Now, as part of a corporate growth (or should I say corporate restructuring) plan, Villar is lusting for the highest position in the land. This scares me because Villar already has a track record of using his political position to gain the upper hand for his businesses. To save his empire and increase shareholder value of his business, Villar used his influence as Senate Finance Chair to shrewdly derail a Cavite road project that was supposed to be BUILD, OPERATE, and TRANSFER. Villar built a longer and more expensive road, the C-5 extension, adjacent to it; subsequently forcing the private investor in the initial project to pull out. The fishy thing is that this new road, longer and more expensive than the previously planned project, passed through all of Villar's land in Cavite. It is a clear case of graft, pointing to Villar use of influence and government funds to substantially improve the values of his real estate properties. To add insult to injury the right of way the government would have to pay in order to complete the project was substantially higher for the land that Villar owned. These funds could have easily been used to build needed schools.

This scandal should be a red flag for all voters. However, the scary part is that Villar is spending billions to keep this out of the picture as he continues his attempt to brainwash our masses that he is their saviour. He convinces the masses that he is one of them. A poor boy from the slums of Tondo. In actuality, he is more like the 5-6 and syndicates, slum dwellers themselves who make a profit out of their poor brethren. Villar's ad agencies are doing an excellent job of maintaining this image as well as doing damage control. TV and radio continues to churn out Parokya Ni Edgaresque jingles that compete with "Nobody, Nobody." Dolphy is Villar's new spokesperson and Wowowee is one giant ad for him. In this process of brainwashing, the masses are not cognizant of how Villar conducts business as a politician. What they do not see is a man hell bent on turning our archipelago into his own personal piece of real estate.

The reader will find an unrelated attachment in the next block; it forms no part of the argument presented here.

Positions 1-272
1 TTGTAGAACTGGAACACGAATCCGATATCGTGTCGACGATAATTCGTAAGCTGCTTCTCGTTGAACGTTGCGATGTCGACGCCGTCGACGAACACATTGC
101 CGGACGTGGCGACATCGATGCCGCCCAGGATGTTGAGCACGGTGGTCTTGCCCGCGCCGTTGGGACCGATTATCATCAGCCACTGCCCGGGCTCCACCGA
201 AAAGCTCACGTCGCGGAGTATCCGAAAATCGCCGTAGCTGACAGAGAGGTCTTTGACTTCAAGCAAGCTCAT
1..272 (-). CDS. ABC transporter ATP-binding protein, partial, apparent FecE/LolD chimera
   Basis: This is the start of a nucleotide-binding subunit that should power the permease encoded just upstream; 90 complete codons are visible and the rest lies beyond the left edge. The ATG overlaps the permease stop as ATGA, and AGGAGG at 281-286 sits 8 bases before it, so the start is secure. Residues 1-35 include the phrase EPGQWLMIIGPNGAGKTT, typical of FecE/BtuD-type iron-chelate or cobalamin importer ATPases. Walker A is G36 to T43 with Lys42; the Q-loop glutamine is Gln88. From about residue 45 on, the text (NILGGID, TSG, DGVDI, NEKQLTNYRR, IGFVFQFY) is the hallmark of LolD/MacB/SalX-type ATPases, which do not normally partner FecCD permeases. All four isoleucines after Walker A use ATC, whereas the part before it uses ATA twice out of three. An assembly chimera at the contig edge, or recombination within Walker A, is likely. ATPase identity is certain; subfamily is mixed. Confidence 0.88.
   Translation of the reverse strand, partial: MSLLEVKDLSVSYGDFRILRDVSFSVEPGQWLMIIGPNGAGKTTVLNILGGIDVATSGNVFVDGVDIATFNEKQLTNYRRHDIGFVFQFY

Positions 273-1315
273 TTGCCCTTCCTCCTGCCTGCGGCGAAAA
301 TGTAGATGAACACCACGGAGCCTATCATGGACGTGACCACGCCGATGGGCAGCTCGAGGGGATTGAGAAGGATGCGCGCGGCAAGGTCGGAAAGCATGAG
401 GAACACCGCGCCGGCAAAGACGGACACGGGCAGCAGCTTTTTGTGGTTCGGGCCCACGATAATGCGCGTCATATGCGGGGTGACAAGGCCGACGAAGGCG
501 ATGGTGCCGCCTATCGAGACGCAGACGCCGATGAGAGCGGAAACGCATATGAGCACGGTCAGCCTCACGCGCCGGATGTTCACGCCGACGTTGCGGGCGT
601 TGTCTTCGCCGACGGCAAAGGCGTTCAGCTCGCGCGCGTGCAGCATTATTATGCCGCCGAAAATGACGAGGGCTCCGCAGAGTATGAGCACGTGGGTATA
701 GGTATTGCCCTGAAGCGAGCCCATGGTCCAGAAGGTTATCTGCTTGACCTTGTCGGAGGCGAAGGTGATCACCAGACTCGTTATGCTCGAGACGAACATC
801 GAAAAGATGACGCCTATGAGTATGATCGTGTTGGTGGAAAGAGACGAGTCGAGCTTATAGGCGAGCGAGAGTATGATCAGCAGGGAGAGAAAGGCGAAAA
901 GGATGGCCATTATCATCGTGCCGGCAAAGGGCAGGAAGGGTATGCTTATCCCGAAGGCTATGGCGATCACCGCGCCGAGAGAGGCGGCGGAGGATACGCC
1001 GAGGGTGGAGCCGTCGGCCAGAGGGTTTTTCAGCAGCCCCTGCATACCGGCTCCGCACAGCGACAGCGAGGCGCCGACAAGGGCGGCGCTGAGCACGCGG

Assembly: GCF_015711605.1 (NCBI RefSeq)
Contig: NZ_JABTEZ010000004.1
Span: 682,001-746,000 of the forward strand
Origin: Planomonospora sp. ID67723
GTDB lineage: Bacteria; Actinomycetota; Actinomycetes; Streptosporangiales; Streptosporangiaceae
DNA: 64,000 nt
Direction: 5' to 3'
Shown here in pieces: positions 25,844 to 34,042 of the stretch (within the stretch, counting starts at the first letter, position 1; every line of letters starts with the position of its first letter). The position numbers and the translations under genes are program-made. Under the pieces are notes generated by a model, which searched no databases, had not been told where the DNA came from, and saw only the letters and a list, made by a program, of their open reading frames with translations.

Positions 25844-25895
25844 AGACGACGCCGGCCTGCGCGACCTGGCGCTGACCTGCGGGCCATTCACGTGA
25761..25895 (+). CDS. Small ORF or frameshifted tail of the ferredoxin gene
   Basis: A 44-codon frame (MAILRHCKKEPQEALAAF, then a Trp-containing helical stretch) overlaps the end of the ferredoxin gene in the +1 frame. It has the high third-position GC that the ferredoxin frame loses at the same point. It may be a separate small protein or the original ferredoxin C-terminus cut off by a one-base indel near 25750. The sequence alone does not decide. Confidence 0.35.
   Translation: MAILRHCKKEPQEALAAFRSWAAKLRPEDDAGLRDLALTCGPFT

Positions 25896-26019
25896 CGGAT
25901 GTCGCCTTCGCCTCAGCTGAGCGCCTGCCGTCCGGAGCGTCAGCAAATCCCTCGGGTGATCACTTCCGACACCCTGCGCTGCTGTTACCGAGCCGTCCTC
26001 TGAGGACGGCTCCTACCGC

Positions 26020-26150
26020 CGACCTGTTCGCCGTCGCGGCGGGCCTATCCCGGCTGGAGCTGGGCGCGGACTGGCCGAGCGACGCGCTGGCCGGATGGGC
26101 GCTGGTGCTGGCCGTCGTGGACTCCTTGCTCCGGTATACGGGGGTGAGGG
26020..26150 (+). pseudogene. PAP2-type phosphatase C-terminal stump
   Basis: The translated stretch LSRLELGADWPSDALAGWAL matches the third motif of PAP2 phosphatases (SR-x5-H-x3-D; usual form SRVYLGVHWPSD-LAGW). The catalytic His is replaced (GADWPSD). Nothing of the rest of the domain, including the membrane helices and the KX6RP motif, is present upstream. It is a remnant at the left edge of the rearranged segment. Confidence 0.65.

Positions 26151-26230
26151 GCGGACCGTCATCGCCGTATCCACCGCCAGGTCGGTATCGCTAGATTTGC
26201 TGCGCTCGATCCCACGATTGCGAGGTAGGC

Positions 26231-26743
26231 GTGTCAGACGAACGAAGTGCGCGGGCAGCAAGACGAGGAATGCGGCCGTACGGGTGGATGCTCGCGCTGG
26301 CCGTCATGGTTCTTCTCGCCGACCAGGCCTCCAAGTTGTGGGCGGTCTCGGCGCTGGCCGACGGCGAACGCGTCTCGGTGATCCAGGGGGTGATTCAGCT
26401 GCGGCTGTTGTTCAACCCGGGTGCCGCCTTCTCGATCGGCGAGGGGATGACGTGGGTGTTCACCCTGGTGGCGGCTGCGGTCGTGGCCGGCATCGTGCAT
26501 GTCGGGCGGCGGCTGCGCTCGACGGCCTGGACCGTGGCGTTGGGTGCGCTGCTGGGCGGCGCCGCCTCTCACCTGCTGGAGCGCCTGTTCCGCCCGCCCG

It is sad that the efforts of Juan Ponce Enrile, who is leading the censure for Villar, is actually giving Villar more sympathy votes. People do no trust Enrile, and when Enrile pounces on someone, it is usually met with a high degree of skepticism. I do not blame people for feeling this way. I also think Enrile is a crook who should be jailed for conspiring to implement Martial Law, for coup attempts, and for the human rights abuses during the Marcos regime. If someone with a more respectable reputation were to level these charges on Villar, I am sure the surveys would tell a different story.

I also fear from some credible reports that Malacanang has actually made a deal with Villar (under the table). Essentially, GMA's goons said, "We will help you, in return, leave us alone when you win". Villar's behaviour in recent forums further adds credence to these reports as Villar has been very tame and quiet when it comes to how he will treat GMA after the elections. Appealing to common sense, it makes ALL THE SENSE for GMA to support someone who has a chance of winning, not a person rating at 4% in the surveys. GMA tried to reach out to Noynoy after Tita Cory died. All she got was rejection.

Who can stop Villar in his quest for the presidency?